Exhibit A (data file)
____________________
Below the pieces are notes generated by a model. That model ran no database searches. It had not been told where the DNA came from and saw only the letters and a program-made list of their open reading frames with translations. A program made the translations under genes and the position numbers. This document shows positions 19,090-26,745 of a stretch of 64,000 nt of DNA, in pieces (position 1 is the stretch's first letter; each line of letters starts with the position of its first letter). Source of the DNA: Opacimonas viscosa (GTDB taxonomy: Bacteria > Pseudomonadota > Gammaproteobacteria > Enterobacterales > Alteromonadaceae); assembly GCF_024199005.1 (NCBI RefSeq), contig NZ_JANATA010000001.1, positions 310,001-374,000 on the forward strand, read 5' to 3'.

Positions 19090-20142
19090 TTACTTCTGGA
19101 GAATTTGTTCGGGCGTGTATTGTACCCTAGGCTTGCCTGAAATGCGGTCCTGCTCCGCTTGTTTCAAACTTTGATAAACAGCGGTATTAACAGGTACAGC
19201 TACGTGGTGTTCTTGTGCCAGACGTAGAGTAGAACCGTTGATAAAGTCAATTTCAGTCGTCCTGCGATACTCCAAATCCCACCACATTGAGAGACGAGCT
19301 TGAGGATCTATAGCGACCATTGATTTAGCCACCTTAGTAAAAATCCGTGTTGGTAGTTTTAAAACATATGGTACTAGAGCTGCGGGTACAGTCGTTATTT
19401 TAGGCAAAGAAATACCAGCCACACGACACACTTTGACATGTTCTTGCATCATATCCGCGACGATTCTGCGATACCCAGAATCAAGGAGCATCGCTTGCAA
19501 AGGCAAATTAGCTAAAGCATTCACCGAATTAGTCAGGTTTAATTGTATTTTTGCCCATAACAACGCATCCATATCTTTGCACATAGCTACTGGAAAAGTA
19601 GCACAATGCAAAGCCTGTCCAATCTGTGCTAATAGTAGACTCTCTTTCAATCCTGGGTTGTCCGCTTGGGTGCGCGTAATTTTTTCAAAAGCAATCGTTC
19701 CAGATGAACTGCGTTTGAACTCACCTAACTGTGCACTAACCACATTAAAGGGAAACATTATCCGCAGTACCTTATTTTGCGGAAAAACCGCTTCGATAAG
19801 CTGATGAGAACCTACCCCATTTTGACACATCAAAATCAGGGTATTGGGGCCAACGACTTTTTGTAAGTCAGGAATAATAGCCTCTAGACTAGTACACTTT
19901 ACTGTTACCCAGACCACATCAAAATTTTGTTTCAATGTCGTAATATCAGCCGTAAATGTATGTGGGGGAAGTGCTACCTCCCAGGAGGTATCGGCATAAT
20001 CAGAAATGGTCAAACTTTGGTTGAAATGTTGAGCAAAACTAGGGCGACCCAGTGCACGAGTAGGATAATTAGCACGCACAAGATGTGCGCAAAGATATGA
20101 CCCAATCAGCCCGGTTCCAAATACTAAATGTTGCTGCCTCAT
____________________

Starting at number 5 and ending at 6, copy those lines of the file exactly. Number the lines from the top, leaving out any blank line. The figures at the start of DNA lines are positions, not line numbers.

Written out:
19201 TACGTGGTGTTCTTGTGCCAGACGTAGAGTAGAACCGTTGATAAAGTCAATTTCAGTCGTCCTGCGATACTCCAAATCCCACCACATTGAGAGACGAGCT
19301 TGAGGATCTATAGCGACCATTGATTTAGCCACCTTAGTAAAAATCCGTGTTGGTAGTTTTAAAACATATGGTACTAGAGCTGCGGGTACAGTCGTTATTT